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He died in the year 1037, and in the 69th

about 40 years,
of his age x. "■'

Tews per- His successor Hezechias, chief of the captivity, was more un

jecuted. fortunate under that Khalif, as well as the Jews under him; he

being put to death with all his family, except two of his sons,

who fled' into Spain, by the time he had enjoyed that dignity

abouttwo years: after which the academies were ordered to be

shut up, and the learned doctors obliged to retire into the west;

whither they were followed by the rest of that nation, to avoid

further persecution. A year or two before, that is, about the

beginning of Hezechias's reign, happened that famed schisin

between the sons of A/her and Naphthali, which is looked

The rife pf upon to have given birth to the first Majforites. They are

a new at least the first grammarians that took upon them to revise

schism. and correct the sacred books (F). However that may be, the

■ persecution,

* Gantz ibid. sub. A. M. 4797. Juchas. p. 125. • ShaUhel. Hakkabal. p. 37. Bartoloc Wolf, Hottinger Hist.Ecd. N. T. §.xi. p. 495.

(F) They were called Moses and Aaron; and as to their styling themselves the sons of Asher and Naphthali, that was the name of their tribe, and not of their parents. Aaron hath been supposed by some critics (46) to have been a native of 'Tiberias, because that academy, over which he presided, took his pai t against Moses, and his eastern followers, who preferred the corrections of his antagonists. It were lost labour to enquire after his native coun,try, but it is plain, from the jfcv.isb historians, that he taught jn the east, under Hezechias, from which he might afterwards retire to Tiberias, on account of the persecution. And Jiere it was that the doctors gave him the preference to Moses, as he had preferred that city and academy to all others, to take refuge in. However, the dispute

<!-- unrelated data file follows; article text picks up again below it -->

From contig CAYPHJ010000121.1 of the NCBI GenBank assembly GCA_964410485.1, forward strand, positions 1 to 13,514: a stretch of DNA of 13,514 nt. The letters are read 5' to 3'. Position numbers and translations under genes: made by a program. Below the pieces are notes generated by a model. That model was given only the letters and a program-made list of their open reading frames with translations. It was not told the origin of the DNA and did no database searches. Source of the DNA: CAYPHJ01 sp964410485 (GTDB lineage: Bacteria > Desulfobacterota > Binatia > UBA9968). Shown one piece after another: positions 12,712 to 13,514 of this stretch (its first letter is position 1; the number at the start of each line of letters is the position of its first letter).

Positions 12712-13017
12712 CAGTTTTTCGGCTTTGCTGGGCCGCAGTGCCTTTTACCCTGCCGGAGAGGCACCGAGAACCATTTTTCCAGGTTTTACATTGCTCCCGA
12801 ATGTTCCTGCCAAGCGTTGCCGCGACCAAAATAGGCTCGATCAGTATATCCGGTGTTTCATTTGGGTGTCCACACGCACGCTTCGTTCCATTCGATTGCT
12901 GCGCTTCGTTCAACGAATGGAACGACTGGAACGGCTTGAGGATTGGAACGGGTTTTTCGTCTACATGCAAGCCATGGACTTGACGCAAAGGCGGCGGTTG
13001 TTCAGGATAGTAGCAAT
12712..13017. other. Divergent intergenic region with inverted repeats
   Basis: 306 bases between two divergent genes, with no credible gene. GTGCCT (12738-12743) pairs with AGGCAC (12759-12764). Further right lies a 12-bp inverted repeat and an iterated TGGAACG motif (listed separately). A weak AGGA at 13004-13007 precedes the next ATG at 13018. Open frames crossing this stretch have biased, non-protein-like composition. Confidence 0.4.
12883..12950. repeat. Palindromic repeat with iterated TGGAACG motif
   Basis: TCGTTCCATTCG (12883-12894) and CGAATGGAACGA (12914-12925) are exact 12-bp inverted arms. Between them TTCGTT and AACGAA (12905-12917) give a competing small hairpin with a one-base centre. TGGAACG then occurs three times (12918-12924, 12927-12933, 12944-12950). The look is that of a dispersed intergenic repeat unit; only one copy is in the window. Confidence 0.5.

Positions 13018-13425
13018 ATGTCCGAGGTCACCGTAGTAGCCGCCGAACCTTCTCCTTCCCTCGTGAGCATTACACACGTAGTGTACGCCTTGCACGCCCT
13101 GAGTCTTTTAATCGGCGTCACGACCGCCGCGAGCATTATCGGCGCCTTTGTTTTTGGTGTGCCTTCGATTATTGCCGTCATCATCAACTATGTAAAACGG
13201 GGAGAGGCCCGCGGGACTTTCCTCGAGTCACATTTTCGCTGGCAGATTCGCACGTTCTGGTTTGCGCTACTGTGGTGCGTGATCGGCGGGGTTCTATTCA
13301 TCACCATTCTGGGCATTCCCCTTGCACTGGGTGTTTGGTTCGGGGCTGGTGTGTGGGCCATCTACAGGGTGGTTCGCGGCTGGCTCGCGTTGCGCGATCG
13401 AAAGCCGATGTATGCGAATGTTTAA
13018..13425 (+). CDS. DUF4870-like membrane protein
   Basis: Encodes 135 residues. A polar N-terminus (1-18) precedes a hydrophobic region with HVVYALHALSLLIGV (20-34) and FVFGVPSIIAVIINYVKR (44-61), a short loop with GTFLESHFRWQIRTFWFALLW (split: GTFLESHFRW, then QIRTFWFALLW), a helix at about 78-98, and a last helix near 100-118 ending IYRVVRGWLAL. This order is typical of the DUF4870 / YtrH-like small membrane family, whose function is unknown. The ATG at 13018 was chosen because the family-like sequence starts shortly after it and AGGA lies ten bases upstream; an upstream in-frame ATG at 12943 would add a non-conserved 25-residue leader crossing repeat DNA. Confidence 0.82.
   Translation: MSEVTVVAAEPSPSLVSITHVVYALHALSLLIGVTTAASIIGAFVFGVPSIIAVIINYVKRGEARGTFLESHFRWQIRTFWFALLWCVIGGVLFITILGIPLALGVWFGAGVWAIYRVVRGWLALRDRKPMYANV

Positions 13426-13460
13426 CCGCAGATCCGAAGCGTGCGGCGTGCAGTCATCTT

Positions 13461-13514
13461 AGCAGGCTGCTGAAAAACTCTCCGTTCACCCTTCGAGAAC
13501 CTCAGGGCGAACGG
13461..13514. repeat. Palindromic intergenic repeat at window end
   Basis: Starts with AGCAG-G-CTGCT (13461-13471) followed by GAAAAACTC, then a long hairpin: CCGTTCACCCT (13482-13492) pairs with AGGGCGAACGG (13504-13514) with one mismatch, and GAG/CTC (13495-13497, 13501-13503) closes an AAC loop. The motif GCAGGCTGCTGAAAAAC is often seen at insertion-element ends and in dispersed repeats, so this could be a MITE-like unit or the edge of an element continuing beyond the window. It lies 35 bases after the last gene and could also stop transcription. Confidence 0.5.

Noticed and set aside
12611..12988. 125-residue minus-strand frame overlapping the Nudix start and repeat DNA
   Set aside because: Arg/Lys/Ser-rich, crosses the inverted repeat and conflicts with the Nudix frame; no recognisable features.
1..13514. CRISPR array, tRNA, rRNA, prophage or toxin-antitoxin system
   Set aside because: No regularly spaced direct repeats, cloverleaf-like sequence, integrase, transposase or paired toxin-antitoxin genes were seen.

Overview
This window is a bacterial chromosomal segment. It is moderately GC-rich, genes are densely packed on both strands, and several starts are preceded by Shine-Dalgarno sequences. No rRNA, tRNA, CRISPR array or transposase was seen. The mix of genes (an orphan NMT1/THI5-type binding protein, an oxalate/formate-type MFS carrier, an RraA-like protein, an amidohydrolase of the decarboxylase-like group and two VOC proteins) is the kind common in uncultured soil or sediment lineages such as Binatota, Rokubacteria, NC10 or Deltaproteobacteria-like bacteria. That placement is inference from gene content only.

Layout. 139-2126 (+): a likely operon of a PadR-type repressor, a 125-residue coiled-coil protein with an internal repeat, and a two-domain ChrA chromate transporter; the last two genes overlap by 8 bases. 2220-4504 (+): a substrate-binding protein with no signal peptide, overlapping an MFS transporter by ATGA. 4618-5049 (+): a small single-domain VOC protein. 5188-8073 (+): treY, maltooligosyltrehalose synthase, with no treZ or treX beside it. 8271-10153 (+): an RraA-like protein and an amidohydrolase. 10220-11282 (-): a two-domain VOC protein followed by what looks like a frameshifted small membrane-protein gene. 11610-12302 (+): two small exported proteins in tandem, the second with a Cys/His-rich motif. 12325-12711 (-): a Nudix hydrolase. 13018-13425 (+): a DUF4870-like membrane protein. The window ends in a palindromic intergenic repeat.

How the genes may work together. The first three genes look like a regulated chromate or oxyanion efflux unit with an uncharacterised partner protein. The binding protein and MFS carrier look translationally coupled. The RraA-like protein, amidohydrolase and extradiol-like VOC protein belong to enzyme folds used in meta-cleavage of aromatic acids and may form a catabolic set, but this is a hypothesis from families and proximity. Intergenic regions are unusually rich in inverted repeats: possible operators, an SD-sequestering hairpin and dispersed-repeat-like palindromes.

between him and his competitor, was not about the points, as Capellus imagined, but about the terms of scripture.

A learned critic in those matters, who had examined the corrections of Aaron, both printed and in manuscript, makes very light of them (47), and thinks them posterior to the Majjorab, and tho' new, yet too trifling, notwithstanding the noise which that division hath mac'e, which is no more than common, most of the school disputes being of that nature. However, if he is right.it still shews the authority of the Hebrew to be the greater, and that the original text, had till then been so far preserved in its purity, as to stand in no great need of their correction.